W3C home > Mailing lists > Public > public-swbp-wg@w3.org > January 2005

Re: Tutorial scope or [OEP]

From: Alan Rector <rector@cs.man.ac.uk>
Date: Thu, 06 Jan 2005 10:41:51 +0000
Message-ID: <41DD15EF.CEA120B9@cs.man.ac.uk>
To: NANNI Marco RD-BIZZ-SOP <marco.nanni@francetelecom.com>
CC: public-swbp-wg@w3.org

I don't think everybody needs to be able to solve every puzzle, but people do
need to be aware of the pitfalls of which this is an example, but probably in
the ways they are likely to come up in real life modelling.

In our tutorials we try to cover - although not in these words and with
meaningful examples

*    Closure axioms and the need for them

*    That "only does not imply some" - that you almost always need to an
existential restriction somewhere, and that in most ontologies, existential
restrictions are the default (Probably the most common error we see is to use
universal restrictions where existential restrictions are required)

*    Trivial satisfiability - that C is satisfiable

*    The fact that a trivially satisfiable restriction is subsumed by any
non-trivially satisfiable restriction - that D subsumes C

*    Also the effect of disjoint axioms on the above.

Our debugging tools also look for trivially satisfiable universal restrictions
because they are almost always errors, most commonly arising from the use of AND
instead of OR between disjoint entities, but sometimes for less obvious reasons.
They don't find all possible cases, but they find most of the ones people
actually make.  They'll be on the CO-ODE web site "real soon now".



NANNI Marco RD-BIZZ-SOP wrote:

> Hi,
> First of all happy new year to all.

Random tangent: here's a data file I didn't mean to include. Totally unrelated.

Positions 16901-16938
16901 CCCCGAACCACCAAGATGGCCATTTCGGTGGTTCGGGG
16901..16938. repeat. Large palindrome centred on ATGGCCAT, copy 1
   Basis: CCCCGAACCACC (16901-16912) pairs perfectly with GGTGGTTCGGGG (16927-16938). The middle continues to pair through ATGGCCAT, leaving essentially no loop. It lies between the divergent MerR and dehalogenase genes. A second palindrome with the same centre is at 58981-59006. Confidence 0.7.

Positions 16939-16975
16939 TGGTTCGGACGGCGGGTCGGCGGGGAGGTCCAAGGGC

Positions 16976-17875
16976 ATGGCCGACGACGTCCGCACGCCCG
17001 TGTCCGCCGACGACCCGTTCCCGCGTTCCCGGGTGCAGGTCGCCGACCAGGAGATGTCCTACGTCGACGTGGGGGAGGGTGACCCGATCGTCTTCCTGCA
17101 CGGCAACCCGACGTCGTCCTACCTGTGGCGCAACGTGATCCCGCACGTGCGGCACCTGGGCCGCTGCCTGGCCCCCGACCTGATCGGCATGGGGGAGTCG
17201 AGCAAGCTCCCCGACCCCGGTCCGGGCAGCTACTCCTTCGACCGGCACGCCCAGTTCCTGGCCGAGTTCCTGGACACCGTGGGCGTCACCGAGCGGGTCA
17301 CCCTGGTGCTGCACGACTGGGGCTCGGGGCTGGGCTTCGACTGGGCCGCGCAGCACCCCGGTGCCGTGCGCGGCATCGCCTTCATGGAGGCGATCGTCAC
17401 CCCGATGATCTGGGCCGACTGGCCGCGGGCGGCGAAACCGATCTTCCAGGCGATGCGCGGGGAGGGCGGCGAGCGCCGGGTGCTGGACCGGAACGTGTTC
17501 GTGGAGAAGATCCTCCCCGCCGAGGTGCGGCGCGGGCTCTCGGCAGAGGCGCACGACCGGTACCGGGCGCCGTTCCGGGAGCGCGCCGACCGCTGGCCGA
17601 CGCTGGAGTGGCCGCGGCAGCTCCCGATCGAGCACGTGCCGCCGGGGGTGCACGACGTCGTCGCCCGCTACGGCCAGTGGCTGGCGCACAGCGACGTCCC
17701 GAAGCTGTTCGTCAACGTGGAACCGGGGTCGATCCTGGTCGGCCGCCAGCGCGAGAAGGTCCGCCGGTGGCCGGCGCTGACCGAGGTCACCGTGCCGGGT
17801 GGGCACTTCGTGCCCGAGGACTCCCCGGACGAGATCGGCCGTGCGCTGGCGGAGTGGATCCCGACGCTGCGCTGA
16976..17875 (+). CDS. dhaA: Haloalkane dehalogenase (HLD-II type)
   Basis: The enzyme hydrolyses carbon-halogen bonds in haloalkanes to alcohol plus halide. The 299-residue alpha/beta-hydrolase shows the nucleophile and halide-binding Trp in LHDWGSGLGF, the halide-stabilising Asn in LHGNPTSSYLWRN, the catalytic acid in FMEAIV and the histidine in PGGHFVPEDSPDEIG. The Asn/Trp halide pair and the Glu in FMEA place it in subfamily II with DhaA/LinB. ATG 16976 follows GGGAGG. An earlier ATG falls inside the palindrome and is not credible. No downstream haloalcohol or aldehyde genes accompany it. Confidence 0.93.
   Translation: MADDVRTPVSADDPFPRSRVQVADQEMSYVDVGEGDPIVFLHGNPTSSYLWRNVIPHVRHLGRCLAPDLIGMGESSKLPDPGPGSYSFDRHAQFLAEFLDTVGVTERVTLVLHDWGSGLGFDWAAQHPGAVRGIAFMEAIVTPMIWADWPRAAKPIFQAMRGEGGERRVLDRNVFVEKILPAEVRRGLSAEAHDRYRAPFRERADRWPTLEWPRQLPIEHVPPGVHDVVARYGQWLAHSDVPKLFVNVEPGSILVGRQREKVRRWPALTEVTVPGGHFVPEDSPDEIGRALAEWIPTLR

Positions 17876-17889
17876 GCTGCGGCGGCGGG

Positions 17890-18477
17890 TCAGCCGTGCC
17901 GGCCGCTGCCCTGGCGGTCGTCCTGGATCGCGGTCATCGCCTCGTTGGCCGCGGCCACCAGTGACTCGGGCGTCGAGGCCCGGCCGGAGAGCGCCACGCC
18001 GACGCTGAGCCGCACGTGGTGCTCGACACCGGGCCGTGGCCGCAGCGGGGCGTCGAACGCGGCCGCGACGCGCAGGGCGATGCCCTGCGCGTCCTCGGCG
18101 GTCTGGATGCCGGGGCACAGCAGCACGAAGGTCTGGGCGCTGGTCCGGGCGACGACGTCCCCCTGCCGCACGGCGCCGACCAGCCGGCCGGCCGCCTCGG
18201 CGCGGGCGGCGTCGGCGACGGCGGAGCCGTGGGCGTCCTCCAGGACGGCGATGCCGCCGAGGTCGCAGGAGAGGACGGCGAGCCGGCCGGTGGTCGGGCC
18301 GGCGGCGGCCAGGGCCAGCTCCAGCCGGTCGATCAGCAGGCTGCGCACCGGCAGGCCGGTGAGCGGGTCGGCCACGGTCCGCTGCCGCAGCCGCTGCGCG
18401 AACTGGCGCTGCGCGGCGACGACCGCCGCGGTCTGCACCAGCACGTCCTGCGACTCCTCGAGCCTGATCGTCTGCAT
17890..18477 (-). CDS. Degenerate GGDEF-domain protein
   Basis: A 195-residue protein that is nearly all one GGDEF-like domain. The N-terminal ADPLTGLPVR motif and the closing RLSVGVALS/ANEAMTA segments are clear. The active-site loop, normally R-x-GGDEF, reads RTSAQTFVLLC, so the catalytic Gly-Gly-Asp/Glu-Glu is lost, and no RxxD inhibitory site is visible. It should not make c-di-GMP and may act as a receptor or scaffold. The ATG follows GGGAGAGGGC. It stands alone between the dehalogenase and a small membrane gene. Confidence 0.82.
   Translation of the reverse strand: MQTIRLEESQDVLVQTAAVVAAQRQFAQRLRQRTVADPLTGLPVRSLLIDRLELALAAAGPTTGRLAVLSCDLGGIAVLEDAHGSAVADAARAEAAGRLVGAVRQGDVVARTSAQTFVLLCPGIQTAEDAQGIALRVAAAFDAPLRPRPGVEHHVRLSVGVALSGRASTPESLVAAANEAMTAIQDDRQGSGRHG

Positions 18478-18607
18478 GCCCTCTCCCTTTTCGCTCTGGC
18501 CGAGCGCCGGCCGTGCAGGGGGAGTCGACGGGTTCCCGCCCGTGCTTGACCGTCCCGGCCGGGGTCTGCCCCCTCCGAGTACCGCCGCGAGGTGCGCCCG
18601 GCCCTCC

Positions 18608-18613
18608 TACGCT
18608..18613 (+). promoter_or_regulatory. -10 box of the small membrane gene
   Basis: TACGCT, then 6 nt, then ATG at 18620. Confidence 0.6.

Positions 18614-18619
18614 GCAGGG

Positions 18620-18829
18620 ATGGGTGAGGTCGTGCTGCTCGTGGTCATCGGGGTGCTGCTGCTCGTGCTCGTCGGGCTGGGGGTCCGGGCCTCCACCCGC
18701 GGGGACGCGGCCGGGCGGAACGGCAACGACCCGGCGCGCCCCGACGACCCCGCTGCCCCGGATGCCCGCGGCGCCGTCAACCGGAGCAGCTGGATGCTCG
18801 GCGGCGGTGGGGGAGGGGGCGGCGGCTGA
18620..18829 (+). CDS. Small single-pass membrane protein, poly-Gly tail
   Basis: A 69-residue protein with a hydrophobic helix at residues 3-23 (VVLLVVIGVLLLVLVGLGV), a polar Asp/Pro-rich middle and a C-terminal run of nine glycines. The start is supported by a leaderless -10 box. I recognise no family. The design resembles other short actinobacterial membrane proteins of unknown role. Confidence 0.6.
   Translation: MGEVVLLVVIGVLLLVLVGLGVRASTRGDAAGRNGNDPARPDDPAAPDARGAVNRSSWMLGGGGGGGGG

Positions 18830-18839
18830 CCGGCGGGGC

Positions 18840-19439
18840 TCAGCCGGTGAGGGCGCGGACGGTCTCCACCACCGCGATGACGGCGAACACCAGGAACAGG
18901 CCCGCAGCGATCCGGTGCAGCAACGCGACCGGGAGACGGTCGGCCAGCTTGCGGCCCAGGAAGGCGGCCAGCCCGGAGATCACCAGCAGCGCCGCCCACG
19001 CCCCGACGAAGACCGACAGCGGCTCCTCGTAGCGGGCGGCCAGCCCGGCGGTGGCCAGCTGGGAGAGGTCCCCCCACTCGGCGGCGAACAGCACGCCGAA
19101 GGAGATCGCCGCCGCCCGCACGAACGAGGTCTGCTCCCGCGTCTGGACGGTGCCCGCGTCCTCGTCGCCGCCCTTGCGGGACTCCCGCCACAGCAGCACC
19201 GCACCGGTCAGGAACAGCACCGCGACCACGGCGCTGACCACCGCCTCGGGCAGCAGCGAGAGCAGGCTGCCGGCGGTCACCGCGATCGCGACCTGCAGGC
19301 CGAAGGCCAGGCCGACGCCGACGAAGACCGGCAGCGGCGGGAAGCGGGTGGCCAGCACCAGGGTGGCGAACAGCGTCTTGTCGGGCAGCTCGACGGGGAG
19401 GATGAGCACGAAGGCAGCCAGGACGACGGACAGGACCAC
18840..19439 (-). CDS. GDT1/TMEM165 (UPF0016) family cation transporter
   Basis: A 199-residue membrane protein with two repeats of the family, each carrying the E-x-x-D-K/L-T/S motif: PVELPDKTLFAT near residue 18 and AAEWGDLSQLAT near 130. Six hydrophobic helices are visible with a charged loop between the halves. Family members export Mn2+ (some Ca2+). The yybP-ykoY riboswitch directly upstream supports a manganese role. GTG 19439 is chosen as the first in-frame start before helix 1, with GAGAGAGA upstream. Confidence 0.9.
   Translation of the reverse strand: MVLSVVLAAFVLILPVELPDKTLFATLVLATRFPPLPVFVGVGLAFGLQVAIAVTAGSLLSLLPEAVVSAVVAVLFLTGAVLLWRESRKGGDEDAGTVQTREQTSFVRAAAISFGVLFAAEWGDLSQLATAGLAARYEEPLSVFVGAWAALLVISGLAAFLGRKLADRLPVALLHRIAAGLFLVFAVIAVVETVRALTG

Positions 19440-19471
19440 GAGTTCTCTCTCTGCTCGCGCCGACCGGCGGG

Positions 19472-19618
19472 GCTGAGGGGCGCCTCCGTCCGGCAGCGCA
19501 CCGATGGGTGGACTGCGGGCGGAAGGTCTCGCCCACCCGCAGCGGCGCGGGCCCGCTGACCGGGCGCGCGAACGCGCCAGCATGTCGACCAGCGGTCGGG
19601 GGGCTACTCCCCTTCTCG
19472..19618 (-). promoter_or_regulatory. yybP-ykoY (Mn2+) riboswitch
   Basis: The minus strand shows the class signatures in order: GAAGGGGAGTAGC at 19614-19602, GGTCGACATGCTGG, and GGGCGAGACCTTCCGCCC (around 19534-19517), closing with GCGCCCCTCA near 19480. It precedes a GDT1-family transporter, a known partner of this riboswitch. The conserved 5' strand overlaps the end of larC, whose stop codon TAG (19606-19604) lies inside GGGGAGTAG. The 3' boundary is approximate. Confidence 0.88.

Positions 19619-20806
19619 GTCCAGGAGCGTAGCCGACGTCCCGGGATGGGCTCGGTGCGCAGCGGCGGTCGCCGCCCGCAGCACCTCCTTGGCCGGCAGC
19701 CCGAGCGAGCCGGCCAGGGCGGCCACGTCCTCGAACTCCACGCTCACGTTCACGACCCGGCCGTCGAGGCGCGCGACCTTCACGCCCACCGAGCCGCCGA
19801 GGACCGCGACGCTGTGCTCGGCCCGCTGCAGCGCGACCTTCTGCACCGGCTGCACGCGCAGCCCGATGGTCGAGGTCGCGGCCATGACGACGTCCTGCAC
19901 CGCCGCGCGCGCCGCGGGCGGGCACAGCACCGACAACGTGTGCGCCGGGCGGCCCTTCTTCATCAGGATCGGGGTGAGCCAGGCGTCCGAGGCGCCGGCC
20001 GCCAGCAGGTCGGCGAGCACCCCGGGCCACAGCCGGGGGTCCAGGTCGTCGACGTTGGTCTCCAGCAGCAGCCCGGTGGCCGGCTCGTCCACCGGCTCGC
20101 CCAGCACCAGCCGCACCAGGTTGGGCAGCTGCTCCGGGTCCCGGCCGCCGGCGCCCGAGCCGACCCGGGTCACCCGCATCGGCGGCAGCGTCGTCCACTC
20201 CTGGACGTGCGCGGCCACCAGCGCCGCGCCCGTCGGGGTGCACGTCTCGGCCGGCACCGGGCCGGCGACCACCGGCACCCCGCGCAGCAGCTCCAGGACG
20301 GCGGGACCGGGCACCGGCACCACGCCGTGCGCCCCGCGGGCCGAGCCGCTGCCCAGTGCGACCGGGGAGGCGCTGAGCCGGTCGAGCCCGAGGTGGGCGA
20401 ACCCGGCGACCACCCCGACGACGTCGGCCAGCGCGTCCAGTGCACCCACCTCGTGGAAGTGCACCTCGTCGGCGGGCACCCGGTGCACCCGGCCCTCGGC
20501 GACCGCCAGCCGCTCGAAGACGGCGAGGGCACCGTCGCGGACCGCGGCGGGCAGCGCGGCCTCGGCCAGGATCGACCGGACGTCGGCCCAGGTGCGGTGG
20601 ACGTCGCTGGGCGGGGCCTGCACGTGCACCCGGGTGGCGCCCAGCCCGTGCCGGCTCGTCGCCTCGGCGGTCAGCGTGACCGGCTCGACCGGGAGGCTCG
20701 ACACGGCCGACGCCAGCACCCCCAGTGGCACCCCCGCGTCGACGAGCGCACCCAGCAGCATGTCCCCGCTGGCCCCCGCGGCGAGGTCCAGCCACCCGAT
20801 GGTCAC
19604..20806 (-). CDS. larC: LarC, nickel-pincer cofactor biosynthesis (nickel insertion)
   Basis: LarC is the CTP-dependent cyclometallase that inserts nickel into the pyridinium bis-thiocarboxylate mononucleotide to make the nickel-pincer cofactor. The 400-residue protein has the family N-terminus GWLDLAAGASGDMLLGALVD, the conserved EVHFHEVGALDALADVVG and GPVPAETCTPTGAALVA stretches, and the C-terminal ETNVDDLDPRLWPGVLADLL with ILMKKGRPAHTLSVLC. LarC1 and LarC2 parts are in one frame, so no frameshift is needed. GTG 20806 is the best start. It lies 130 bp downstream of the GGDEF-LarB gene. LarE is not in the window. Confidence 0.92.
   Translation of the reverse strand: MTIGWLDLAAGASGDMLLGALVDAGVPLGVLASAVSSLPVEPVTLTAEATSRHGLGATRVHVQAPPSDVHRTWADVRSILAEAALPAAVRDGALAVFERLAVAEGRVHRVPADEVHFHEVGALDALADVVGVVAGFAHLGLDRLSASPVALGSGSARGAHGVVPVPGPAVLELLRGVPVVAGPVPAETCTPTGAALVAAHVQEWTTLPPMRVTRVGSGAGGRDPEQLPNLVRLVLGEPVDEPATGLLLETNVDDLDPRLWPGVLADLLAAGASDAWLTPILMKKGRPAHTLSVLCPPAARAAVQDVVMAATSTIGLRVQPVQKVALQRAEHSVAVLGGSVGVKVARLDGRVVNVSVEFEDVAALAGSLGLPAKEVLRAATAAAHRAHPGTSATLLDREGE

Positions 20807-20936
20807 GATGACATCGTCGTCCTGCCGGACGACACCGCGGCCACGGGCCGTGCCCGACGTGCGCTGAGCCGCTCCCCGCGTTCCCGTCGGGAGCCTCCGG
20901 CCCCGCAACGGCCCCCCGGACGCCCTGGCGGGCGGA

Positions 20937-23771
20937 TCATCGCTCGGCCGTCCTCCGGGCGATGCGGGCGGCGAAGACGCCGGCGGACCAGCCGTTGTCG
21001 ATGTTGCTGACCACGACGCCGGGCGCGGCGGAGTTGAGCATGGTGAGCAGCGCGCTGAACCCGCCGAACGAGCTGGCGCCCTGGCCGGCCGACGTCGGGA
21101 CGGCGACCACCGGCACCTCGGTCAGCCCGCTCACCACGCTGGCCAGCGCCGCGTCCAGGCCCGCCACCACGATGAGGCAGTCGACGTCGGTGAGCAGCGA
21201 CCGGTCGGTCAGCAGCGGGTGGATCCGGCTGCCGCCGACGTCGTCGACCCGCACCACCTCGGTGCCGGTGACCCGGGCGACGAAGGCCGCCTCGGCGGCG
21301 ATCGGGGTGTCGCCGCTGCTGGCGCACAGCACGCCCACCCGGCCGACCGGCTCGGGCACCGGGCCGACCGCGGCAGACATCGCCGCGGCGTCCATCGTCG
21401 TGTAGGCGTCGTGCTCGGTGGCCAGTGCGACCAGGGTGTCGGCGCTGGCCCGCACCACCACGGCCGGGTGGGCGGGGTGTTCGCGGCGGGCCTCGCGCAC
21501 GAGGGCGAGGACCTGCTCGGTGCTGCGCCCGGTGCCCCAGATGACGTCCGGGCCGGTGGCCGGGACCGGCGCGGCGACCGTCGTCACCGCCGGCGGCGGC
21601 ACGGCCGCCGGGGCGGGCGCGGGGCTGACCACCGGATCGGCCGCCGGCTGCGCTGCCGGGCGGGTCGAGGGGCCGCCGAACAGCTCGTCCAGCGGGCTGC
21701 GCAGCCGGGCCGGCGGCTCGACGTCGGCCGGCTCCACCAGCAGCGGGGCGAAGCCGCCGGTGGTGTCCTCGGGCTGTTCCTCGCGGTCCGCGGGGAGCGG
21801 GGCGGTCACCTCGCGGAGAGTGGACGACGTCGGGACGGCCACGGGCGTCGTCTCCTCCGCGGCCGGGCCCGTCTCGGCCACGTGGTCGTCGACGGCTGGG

> Here 2 definitions to illustrate my questions :
> C = (and (all R P) (all R (not P) )
> D= (and (all R P') (all R (at-most 4 S))
> I have to admit that all the OWL newcomers and even people who have already
> built some not only little academicals examples of OWL ontologies to which i
> have showed such examples dont understand that :
>                 - C is satifiable (consistent ?)
>                 - D subsume C.
> It'is very diificult to explain such (classification) results.
> So my questions are ?
>         1) do you think that "ordinary" people MUST be capable to clearly
> explain themselves these examples or is this kind of case
>         only for experts of the domain (the member of this WG - not me of
> course) ? The problem is that i can't find a "real life" (with concrete
> classes names) to show that if, i don't understand this point i could make
> some mistake in creating "real" ontologies. In other words is the example - or
> the fact to not understand it -  the visible part of a huge Iceberg or the
> symptom of a deeper incomprehension problem for potentials mistakes in using
> OWL regularly
>         2) do you think that such points are covered by the tutorial material
> in http://www.w3.org/2001/sw/BestPractices/Tutorials ?
>         3) do you think it is in the scope of the WG ?
> Thanks a lot
> Best regards
> Marco NANNI

Alan L Rector
Professor of Medical Informatics
Department of Computer Science
University of Manchester
Manchester M13 9PL, UK
TEL: +44-161-275-6188/6149/7183
FAX: +44-161-275-6236/6204
Room: 2.88a, Kilburn Building
email: rector@cs.man.ac.uk
web: www.cs.man.ac.uk/mig
Received on Thursday, 6 January 2005 10:40:45 UTC

This archive was generated by hypermail 2.3.1 : Tuesday, 6 January 2015 21:09:41 UTC